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NC bill filed would put $100,000 toward solving Huntersville ocular melanoma cluster mystery

Researchers were able to tie nearly 30 cases of ocular melanoma to the Huntersville area over about five years. No one knows what's causing it.

A bill just introduced in North Carolina would allocate $100,000 to finding the cause of a mysterious ocular melanoma cancer cluster in Huntersville. 

Ocular melanoma is a rare eye cancer only diagnosed in about five of every one million people each year. Around two dozen cases have been linked to the Huntersville area in the last few years alone.

Kenny and Sue Colbert's daughter Kenan was only 28 when she died from the cancer. 

“We’re holding our breath that there’s not going to be any new cases but unfortunately every few months we hear of a new case," Kenny said.

Not long after their daughter’s death in 2014, Kenny and Sue Colbert realized three other young women who attended Kenan’s high school in Huntersville were also diagnosed with ocular melanoma, a very rare cancer that usually affects older white men, about one case for every 200 thousand people.

“The three girls who went to Hopewell, we said something is up, and then we found two more people who lived within close proximity of the school and that’s when we knew something was wrong," Kenny said. "Something's just not right -- this is beyond coincidence."

Over the next few years, researchers were able to tie nearly 30 cases of ocular melanoma to the Huntersville area over about five years.

No one knows what's causing it.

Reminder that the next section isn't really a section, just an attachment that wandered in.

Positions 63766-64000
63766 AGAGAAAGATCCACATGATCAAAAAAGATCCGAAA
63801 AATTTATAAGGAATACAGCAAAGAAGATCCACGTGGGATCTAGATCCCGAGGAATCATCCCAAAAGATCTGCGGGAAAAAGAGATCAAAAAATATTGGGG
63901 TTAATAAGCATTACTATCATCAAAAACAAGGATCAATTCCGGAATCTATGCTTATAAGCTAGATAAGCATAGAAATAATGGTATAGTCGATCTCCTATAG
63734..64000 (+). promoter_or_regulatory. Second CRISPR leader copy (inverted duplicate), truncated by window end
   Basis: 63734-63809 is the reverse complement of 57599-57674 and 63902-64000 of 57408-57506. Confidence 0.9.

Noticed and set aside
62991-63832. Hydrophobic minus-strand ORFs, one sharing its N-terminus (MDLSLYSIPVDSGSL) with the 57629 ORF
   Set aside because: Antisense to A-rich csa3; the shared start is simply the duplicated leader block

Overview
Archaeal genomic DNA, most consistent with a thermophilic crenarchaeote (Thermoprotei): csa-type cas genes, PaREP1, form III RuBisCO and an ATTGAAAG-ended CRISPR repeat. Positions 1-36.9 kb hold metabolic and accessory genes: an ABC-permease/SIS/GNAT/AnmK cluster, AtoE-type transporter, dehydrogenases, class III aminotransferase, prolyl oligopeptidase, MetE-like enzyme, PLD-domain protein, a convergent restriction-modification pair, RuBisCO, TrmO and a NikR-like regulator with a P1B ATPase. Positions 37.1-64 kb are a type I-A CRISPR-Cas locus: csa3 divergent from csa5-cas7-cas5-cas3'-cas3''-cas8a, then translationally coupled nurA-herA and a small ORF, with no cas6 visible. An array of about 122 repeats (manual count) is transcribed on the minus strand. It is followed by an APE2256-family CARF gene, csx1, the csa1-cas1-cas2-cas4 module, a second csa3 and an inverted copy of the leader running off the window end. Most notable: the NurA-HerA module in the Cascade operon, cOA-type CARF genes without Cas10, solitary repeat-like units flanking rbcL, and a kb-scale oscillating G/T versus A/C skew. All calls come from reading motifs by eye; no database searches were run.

“The big issue is needing money and needing the expertise to get to that answer," Kenny said.

In 2017, the state approved a $100,000 grant to conduct research into a possible cause.

Almost all that money has now been used up but still has yielded no answers, leading to packed town hall meetings and demands for revamped efforts.

Now a new bill introduced by Senator Natasha Marcus of Mecklenburg would allocate yet another $100,000 to the research.

“Please vote yes, please vote yes, it’s an answer to a prayer," Sue said.

Kenan’s parents say it’s critically needed.

“The first $100,000 we did all sorts of genetic testing, testing of the tissues we did geospatial testing, etcetera," Kenny said, "And we blew through that money pretty quickly. So now we can actually start doing maybe some soil and air and water testing with the second hundred thousand dollars. Yes, we have a vested interest in this, no doubt about it, but it’s for the community because this is serious.”

The bill passed first reading in the senate Monday and is now in committee.

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